StatsAd Industry MetricsRevolving E-Mail Addresses Undermine Marketing Efforts

Revolving E-Mail Addresses Undermine Marketing Efforts

E-mail marketing efforts are being seriously undermined by frequent consumer e-mail address changes, according to a survey by NFO WorldGroup, which found that less than one-third of consumers regularly notify sites and newsletters of their address change.

E-mail marketing efforts are being seriously undermined by frequent consumer email address changes, according to a survey by NFO WorldGroup, which found that less than one-third of consumers regularly notify sites and newsletters of their address change.

The survey, commissioned by Return Path Inc., found that 41 percent of consumers have changed an email address at least once in the last two years, including 15 percent that changed email addresses two or more times in the last two years.

Not all the news is bad for marketers trying to reach consumers by email. The survey also found that consumers are becoming heavier email users. Eighty-three percent of consumers access email for work purposes at least once a day; 82 percent access email for personal purposes at least once a day; and 53 percent check email at least once a day for school purposes.

The rate of adoption of permission-based commercial email also continues to grow, the survey found. Ninety-six percent of consumers who are registered at a Web site or online organization have requested email from businesses (mostly newsletters, Web sites, and discussion groups), with the average consumer receiving permission-based email from approximately six businesses. Despite the widespread acceptance of permission-based commercial email, 78 percent of consumers believe they are receiving email that they did not request from an organization.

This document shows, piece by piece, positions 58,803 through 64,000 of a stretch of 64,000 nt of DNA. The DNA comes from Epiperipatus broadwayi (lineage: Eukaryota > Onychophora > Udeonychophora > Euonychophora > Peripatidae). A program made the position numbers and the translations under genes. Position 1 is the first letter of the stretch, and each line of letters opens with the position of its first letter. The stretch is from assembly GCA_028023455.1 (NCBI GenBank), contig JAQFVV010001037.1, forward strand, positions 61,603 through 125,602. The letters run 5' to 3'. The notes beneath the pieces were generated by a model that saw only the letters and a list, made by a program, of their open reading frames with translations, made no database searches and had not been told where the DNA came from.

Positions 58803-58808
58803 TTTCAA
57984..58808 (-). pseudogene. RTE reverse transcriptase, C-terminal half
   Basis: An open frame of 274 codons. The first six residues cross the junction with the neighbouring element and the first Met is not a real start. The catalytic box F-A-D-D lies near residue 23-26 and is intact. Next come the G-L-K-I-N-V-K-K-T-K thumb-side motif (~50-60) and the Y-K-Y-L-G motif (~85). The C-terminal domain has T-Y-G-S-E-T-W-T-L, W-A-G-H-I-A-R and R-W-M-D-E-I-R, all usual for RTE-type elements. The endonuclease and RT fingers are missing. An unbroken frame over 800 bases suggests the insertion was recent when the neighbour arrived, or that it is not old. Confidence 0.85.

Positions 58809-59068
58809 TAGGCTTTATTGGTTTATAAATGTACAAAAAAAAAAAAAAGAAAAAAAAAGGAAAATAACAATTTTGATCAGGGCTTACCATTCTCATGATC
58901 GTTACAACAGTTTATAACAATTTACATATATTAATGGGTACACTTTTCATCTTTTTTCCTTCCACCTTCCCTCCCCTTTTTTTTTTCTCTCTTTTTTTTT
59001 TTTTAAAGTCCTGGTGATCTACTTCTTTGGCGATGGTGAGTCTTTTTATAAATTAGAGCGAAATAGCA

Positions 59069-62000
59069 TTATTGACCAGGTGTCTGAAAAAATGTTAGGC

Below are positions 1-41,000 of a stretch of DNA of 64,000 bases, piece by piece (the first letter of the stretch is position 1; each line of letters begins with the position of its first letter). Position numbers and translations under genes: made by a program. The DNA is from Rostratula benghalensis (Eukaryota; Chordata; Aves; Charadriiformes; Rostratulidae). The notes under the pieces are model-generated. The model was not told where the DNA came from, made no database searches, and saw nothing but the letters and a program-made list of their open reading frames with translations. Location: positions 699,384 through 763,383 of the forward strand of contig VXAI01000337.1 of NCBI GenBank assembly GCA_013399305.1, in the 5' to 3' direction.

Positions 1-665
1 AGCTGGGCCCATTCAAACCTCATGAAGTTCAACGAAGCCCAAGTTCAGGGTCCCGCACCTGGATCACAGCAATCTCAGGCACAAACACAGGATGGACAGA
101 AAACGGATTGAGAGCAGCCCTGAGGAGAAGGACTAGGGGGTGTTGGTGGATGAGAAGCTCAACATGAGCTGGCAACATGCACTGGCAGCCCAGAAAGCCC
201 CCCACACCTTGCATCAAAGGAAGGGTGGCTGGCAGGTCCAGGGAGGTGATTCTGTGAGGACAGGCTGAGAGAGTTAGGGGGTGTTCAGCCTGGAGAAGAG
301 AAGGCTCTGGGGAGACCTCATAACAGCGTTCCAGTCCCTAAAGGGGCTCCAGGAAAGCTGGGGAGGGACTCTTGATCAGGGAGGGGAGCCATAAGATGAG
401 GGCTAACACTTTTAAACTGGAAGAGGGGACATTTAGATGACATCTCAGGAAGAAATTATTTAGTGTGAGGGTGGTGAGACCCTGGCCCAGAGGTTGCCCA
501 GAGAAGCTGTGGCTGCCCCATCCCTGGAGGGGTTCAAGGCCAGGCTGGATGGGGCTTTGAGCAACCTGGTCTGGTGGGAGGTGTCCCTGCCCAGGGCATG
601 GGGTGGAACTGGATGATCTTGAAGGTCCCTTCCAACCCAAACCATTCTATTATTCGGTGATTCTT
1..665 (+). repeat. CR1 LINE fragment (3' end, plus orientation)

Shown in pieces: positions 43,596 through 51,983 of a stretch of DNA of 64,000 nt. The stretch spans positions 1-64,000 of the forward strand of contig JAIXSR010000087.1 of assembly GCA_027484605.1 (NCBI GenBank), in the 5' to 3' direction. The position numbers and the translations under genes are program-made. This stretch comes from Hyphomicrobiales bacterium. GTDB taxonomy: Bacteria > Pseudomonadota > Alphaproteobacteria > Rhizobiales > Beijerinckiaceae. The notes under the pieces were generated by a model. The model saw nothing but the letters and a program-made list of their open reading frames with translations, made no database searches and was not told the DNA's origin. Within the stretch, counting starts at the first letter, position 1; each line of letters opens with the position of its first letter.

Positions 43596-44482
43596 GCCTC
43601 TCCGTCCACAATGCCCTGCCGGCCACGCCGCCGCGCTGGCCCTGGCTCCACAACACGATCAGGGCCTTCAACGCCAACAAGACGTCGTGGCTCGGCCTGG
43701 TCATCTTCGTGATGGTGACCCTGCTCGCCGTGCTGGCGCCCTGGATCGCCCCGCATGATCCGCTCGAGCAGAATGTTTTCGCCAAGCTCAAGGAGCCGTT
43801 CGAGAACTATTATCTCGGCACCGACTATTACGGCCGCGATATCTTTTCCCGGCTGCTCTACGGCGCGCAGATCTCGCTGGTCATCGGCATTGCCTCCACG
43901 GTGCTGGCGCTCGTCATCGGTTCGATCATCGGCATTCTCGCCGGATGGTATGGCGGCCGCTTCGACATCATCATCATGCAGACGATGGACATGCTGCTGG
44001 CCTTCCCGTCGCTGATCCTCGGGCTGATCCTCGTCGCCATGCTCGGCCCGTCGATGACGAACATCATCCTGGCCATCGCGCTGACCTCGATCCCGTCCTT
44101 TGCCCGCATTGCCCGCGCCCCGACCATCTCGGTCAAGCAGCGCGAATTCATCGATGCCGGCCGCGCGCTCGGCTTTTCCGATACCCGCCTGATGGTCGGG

The leading cause for email address changes were ISP switches, although consumers also cited job changes, school graduations, and privacy concerns as other reasons for making a change. Of the consumers surveyed who had never changed email addresses, many avoided changes because of the difficulties associated with making a change: 36 percent were deterred from changes because they felt there were too many people to update; 17 percent thought it would be too time consuming; 10 percent cited too many businesses to update; and 6 percent said they didn’t know how to change their email address.

For those consumers who did change their email address, the process was cumbersome and incomplete. Only 37 percent of consumers notified any regularly visited Web sites of a change in email address; 31 percent notified businesses that regularly send them email; 24 percent notified Web sites where they make regular purchases; and 16 percent notified discussion lists/groups. Less than half (46 percent)of consumers that did notify businesses of a change of email address did so by sending an email; and 40 percent did so by visiting their Web sites.

Nearly three-quarters (74 percent) of consumers report owning multiple email addresses, the survey found, with an average of 2.6 per consumer. Those with multiple email addresses tend to have specific email addresses for any or all of work/school, home, Web-based subscriptions and promotions, and a constant address in case they change jobs or schools.

“Clearly, there is no standard process for changing an email address that resembles the U.S. Postal Service’s system for changing a physical mailing address,” said Matt Blumberg, CEO of Return Path. “With yearly email churn rates, which could be as high as 32 percent according to Return Path’s data, businesses who rely on email to communicate with their customers and drive advertising and commerce are experiencing millions of dollars in foregone revenue opportunities and wasted marketing expense.”

The state of the economy is also playing a role in the revolving door of email addresses. Layoffs in the high-tech sector have caused email address changes among some of the Net’s heaviest email users. According to the annual Job Satisfaction Survey from CareerBuilder, nearly 40 percent of U.S. workers are going to be seeking new job opportunities in 2001. Seventy percent of those planning on changing jobs plan to do so in the next six months.

The NFO WorldGroup/Return Path survey was based on results from 1,912 consumers representing a cross-section of U.S. online households, including male and female Internet users age 18 and over who own PCs and have Internet access.

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